by Viki Forrest, CEO ANZA Technology Network
Thought I’d share this part of a study from a report “The Anatomy of an Entrepreneur” by the Kauffman Foundation.
It’s important to note that this is a study of US-based entrepreneurs, so the majority of those surveyed are Americans. It also covers industries outside of the tech world — including aerospace and defense and health care. I think the findings would be somewhat different if focused only on Australian entrepreneurs. In the first instance, I think Aussie tech entrepreneurs tend to be younger than 40 before they start their first business and the emphasis on having a university degree is somewhat less intense in Australia — although that is changing. Here’s the list of 12 facts, though, as compiled by Dharmesh Shah for Entrepreneur Corner. Overall, they’re more interesting than surprising.
1. The average and median age of company founders when they started their current companies was 40.
2. 95.1 percent of respondents themselves had earned bachelor’s degrees, and 47 percent had more advanced degrees.
3. Less than 1 percent came from extremely rich or extremely poor backgrounds
4. 15.2% of founders had a sibling that previously started a business.
5. 69.9 percent of respondents indicated they were married when they launched their first business. An additional 5.2 percent were divorced, separated, or widowed.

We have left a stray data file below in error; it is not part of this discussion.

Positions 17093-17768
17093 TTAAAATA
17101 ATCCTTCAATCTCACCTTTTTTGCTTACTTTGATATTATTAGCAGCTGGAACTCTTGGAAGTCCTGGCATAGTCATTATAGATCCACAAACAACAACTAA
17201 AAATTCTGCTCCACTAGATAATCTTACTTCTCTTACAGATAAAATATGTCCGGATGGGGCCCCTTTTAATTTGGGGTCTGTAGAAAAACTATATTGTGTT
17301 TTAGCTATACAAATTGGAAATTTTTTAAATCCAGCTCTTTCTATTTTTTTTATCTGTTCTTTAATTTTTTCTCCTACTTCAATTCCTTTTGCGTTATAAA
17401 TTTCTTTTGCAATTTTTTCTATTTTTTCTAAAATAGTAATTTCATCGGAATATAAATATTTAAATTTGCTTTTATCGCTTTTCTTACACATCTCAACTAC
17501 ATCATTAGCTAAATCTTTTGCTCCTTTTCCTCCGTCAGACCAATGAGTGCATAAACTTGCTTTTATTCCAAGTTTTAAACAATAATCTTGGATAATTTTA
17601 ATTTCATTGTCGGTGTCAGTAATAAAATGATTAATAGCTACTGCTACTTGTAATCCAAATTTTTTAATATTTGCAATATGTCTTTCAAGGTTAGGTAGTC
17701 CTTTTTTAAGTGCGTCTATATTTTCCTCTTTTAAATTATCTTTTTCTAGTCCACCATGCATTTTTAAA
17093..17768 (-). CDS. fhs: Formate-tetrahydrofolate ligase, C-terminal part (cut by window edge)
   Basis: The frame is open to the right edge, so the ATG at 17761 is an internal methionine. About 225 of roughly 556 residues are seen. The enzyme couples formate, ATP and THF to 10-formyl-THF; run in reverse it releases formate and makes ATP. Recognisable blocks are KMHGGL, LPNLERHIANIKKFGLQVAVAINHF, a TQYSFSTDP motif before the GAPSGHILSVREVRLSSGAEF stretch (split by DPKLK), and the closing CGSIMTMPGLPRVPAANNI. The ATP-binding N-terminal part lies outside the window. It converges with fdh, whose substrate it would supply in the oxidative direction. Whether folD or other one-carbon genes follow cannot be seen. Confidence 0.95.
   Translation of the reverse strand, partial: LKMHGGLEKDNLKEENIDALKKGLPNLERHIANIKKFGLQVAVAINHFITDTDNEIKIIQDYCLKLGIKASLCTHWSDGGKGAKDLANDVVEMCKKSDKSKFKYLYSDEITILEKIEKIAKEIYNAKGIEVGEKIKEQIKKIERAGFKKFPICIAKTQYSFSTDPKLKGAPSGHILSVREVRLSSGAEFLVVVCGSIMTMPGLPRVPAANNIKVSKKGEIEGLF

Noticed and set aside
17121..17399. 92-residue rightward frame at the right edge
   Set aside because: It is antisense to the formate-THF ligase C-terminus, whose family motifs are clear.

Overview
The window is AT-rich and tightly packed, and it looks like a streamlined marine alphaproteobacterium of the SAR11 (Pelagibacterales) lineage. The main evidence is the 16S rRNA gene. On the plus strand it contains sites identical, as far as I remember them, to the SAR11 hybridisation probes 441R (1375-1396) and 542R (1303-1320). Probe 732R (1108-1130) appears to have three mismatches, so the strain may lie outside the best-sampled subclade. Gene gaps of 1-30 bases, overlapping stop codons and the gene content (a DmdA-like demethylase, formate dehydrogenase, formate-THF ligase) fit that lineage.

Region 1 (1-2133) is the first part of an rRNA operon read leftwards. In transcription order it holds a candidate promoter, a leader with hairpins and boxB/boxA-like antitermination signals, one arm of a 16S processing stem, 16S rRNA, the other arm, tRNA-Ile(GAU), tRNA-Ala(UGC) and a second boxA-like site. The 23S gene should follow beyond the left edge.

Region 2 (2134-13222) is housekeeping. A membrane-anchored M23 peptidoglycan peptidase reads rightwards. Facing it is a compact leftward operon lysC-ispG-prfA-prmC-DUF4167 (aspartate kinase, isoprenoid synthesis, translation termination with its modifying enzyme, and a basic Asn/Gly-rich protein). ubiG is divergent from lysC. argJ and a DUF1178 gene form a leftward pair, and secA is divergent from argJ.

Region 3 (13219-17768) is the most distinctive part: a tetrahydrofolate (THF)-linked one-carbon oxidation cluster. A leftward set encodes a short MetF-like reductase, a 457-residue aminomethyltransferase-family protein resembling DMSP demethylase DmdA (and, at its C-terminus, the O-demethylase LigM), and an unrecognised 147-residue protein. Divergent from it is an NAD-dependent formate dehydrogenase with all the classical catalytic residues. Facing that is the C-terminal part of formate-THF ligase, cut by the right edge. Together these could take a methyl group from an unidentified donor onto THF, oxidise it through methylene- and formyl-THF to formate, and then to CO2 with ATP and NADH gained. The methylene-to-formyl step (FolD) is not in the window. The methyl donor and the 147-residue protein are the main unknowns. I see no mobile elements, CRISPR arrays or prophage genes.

6. 59.7 percent of respondents indicated they had at least one child when they launched their first business, and 43.5 percent had two or more children.
7. The majority of the entrepreneurs in the sample were serial entrepreneurs. The average number of businesses launched by respondents was approximately 2.3.
8. 74.8 percent indicated desire to build wealth as an important motivation in becoming an entrepreneur.
9. Only 4.5 percent said the inability to find traditional employment was an important factor in starting a business.
10. Entrepreneurs are usually better educated than their parents.
11. Entrepreneurship doesn’t always run in the family. More than half (51.9 percent) of respondents were the first in their families to launch a business.
12. The majority of respondents (75.4 percent) had worked as employees at other companies for more than six years before launching their own companies.